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A Town In-Between: Carlisle, Pennsylvania, and the Early Mid-Atlantic Interior (review)

A Town In-Between: Carlisle, Pennsylvania, and the Early Mid-Atlantic Interior (review) JOURNAL OF THE EARLY REPUBLIC (Winter 2012) A Town In-Between: Carlisle, Pennsylvania, and the Early MidAtlantic Interior. By Judith Ridner. (Philadelphia: University of Pennsylvania Press, 2010. Pp. 287. Cloth, $49.95.) Reviewed by Gabrielle M. Lanier The interior town of Carlisle, Pennsylvania was always, according to Judith Ridner, ``a town in-between.'' Geographically, it was an urban place in a rural area, situated between the urban east and the agrarian west. Culturally, it constituted a migration gateway to the interior, at times accommodating multiple and sometimes competing groups including Native Americans, English Quakers, Germans, and Scots­Irish. Economically, it formed the hub of the colonial fur trade. Militarily, it became a staging and supply ground during two major wars. This between-ness rendered Carlisle ``a contested space between east and west, north and south, Europe and America, and Euro-American and Native American'' (3­4). The region had always represented a geography of possibilities: for the first Native Americans who situated their villages there, for Thomas Penn and his officials who sought control of the area because it promised access to Philadelphia and the Native communities to the west, for the Scots­Irish colonists who risked hardship to gain personal and material success, for Congress http://www.deepdyve.com/assets/images/DeepDyve-Logo-lg.png Journal of the Early Republic University of Pennsylvania Press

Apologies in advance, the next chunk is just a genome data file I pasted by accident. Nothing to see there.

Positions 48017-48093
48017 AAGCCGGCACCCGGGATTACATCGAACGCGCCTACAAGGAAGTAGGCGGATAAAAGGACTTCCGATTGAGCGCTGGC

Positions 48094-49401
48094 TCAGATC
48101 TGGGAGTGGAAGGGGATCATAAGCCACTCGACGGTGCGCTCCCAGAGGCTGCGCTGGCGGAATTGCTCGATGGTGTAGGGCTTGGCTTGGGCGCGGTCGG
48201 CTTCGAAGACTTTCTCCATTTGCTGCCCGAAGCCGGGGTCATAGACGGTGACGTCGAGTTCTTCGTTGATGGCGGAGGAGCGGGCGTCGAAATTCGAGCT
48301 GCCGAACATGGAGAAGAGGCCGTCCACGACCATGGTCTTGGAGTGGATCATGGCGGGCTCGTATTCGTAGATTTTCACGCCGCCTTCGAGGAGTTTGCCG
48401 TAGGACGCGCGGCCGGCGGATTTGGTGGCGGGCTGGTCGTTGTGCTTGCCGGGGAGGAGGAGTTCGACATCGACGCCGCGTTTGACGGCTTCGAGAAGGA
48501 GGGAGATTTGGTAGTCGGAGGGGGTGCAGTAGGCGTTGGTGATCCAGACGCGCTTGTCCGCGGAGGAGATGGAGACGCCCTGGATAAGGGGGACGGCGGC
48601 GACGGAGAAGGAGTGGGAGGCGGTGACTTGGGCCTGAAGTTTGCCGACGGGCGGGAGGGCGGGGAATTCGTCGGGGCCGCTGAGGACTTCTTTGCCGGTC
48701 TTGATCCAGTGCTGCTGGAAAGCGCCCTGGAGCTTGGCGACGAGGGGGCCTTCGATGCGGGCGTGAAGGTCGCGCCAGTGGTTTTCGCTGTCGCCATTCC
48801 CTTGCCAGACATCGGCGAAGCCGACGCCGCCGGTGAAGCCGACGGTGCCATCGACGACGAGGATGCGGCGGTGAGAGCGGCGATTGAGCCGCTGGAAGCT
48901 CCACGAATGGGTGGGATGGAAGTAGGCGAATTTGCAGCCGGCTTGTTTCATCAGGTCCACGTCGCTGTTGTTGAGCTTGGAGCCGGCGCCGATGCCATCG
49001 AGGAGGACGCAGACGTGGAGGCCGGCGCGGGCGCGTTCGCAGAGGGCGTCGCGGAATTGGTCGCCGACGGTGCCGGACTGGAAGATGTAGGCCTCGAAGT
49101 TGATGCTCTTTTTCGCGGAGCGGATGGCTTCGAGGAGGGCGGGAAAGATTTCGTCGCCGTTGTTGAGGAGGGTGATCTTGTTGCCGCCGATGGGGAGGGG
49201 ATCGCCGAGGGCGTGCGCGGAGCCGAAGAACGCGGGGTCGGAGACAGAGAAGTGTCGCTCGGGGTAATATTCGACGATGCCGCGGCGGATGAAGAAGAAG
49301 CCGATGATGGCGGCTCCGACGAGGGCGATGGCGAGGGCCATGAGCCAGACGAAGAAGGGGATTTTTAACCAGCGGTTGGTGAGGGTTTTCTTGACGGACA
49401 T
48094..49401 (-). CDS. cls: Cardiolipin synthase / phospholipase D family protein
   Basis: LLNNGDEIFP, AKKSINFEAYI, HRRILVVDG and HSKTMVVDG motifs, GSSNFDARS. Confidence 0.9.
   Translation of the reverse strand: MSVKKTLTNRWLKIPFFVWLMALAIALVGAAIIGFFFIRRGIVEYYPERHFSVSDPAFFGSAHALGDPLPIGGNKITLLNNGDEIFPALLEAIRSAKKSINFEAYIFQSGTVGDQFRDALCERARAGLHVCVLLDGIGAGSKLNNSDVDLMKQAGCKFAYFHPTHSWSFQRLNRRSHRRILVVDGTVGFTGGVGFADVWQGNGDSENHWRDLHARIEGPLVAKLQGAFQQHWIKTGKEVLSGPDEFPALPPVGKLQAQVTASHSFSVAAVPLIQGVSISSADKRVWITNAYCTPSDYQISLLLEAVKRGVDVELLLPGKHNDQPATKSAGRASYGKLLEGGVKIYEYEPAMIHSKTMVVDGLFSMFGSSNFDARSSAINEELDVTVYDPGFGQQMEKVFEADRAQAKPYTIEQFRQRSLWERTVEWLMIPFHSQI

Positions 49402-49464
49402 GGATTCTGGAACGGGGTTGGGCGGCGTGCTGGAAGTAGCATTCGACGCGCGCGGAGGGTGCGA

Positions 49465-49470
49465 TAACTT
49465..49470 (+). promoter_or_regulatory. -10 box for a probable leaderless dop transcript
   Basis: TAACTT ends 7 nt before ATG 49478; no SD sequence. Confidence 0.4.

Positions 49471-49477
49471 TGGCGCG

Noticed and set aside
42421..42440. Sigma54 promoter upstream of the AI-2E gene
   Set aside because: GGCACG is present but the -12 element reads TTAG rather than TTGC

A Town In-Between: Carlisle, Pennsylvania, and the Early Mid-Atlantic Interior (review)

Journal of the Early Republic , Volume 32 (4) – Oct 22, 2012

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Publisher
University of Pennsylvania Press
Copyright
Copyright Society for Historians of the Early American Republic.
ISSN
1553-0620
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Abstract

JOURNAL OF THE EARLY REPUBLIC (Winter 2012) A Town In-Between: Carlisle, Pennsylvania, and the Early MidAtlantic Interior. By Judith Ridner. (Philadelphia: University of Pennsylvania Press, 2010. Pp. 287. Cloth, $49.95.) Reviewed by Gabrielle M. Lanier The interior town of Carlisle, Pennsylvania was always, according to Judith Ridner, ``a town in-between.'' Geographically, it was an urban place in a rural area, situated between the urban east and the agrarian west. Culturally, it constituted a migration gateway to the interior, at times accommodating multiple and sometimes competing groups including Native Americans, English Quakers, Germans, and Scots­Irish. Economically, it formed the hub of the colonial fur trade. Militarily, it became a staging and supply ground during two major wars. This between-ness rendered Carlisle ``a contested space between east and west, north and south, Europe and America, and Euro-American and Native American'' (3­4). The region had always represented a geography of possibilities: for the first Native Americans who situated their villages there, for Thomas Penn and his officials who sought control of the area because it promised access to Philadelphia and the Native communities to the west, for the Scots­Irish colonists who risked hardship to gain personal and material success, for Congress

Journal

Journal of the Early RepublicUniversity of Pennsylvania Press

Published: Oct 22, 2012

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